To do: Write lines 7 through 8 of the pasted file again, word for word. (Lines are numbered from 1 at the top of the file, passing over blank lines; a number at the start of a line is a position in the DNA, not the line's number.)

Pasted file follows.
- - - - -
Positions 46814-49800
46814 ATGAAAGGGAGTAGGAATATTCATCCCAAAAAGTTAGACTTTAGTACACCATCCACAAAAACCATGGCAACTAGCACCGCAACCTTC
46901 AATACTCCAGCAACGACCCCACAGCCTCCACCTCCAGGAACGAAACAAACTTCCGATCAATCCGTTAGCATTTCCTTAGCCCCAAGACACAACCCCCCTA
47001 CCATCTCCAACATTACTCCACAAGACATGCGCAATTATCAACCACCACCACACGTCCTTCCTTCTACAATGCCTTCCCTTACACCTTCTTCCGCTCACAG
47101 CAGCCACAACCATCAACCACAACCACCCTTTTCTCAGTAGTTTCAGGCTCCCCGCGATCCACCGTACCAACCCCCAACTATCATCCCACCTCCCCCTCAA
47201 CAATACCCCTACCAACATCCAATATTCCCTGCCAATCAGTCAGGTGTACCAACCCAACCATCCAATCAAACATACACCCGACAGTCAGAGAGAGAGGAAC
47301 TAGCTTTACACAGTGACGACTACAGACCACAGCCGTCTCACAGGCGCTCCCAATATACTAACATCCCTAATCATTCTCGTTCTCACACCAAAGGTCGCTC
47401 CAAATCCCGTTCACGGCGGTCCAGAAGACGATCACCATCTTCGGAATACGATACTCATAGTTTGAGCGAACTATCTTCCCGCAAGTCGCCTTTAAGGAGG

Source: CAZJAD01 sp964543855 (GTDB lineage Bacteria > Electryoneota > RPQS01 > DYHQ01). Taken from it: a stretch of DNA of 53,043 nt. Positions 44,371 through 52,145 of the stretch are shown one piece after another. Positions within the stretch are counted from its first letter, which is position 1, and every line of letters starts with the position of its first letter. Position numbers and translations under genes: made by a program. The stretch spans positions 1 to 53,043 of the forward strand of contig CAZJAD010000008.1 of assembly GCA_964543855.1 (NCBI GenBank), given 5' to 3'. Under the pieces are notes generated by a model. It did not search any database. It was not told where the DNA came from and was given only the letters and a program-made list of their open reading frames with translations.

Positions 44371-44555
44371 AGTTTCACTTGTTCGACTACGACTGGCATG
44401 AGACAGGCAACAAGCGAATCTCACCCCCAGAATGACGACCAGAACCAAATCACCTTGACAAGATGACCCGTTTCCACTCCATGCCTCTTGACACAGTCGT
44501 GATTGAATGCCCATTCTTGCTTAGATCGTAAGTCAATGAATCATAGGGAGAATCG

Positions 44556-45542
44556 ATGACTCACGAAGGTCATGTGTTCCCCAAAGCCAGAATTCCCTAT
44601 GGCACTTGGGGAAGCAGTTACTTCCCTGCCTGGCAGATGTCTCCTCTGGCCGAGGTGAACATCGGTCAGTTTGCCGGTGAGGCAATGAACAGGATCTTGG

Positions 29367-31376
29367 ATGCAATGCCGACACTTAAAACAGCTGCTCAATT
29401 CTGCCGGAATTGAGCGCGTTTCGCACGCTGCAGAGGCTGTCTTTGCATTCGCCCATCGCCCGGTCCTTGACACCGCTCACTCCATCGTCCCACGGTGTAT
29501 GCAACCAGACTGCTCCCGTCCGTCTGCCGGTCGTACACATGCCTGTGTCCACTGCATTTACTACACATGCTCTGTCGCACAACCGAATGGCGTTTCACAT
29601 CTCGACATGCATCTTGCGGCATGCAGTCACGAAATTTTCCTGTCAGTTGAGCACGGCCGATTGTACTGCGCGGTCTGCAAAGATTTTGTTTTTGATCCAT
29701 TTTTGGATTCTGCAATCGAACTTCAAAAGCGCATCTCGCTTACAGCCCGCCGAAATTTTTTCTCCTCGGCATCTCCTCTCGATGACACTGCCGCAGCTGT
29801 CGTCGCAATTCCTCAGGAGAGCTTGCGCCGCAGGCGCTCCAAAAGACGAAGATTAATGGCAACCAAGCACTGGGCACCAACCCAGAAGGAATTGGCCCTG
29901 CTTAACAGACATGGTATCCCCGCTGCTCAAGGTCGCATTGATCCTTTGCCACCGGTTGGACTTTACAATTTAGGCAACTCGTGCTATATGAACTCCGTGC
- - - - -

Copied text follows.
47301 TAGCTTTACACAGTGACGACTACAGACCACAGCCGTCTCACAGGCGCTCCCAATATACTAACATCCCTAATCATTCTCGTTCTCACACCAAAGGTCGCTC
47401 CAAATCCCGTTCACGGCGGTCCAGAAGACGATCACCATCTTCGGAATACGATACTCATAGTTTGAGCGAACTATCTTCCCGCAAGTCGCCTTTAAGGAGG